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How to Help Your Child Accept a Second Marriage
On announcing your forthcoming second marriage, your 6 to 11 year old child has reacted negatively - what should you as a mother do to make it easier? When you're faced with your child's pain and anger during a time of your happiness, it can be a turbulent time. This article presents some ways to help your child come to terms to the new arrangements and learn to accept your impending blended family.
Reassure your child. Even if your child gets along well with your fiancé, remarriage often revives the pain of divorce. Also, through loyalty or fear of betraying his father, your child might want to refuse to participate or help. It is important to reassure him, to tell him that you understand and respect his decision. Prepare him for a solution that lets him off the hook; such as going to his father's place or a friend's place during the wedding. He mustn't feel abandoned but it's important that his refusal to attend won't influence your decision to go ahead. Whatever happens, your marriage will occur because it's a matter for the grown-ups to make decisions about their own lives.
Understand her worries. She may be afraid that perhaps she'll be called upon to move, to share her room with a half or step-sibling. She may be worried about what will happen to her daily play routine, vacation plans and general activities. On the other hand, it may well be that a new marriage will bring about an ease in financial constraints so it is important to be honest and explain how change is always hard for everyone but that there will be some very good changes that come out of the new family situation. Point out how there will be easier ways to do things with more people on board to help out. It is important to be frank, because she will feel betrayed if you try to gloss over the challenges. Reassure her that despite the changes, her relationship with both her parents remains one of love, support and respect for her. And let her know that despite the new marriage, you will be still be there for her, together planning the future, with her as she grows up and supporting one another.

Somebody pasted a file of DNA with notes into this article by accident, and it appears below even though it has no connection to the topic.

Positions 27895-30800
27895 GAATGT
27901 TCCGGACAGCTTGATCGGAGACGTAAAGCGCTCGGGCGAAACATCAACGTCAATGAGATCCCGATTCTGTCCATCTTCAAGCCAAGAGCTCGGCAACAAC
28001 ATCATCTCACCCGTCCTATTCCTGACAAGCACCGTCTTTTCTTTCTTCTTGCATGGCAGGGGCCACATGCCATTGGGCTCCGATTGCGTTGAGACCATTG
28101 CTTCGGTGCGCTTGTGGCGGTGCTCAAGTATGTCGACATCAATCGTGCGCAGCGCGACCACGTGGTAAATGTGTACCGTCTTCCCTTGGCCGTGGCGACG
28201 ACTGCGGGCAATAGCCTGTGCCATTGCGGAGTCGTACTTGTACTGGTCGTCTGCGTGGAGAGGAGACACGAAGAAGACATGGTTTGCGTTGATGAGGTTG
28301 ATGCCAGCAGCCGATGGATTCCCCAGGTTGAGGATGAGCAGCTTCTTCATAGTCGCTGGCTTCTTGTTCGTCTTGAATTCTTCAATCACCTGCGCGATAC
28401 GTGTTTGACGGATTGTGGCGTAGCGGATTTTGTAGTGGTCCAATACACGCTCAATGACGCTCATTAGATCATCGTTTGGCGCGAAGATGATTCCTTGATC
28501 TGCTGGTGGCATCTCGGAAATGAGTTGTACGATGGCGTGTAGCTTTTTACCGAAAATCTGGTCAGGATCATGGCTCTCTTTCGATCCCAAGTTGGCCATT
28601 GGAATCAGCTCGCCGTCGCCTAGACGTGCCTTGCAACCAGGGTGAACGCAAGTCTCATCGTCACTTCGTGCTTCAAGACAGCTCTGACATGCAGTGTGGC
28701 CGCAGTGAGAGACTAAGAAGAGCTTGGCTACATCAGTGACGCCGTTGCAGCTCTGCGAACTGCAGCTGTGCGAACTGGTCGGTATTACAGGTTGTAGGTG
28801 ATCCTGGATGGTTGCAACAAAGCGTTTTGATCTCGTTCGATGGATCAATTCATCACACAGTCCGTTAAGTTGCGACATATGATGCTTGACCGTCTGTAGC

Make it clear that love between adults is not something a child can change. Gently help him to understand that whilst he can manage his toys, homework and choice of clothes, he cannot influence his parent's love life, whether it be divorce or remarriage. In discussing this, never use negative words about him - a child all too easily assumes responsibility for the single parent and can feel a sense of personal blame. Ensure that he does not have any such negative feelings and reassure him that when it comes to affairs of the heart, feelings and love, much cannot be explained and that things just "are". Tell him also that the joy of one person does not equate with the sadness of another - there is room for all the family to feel joy at the coming marriage.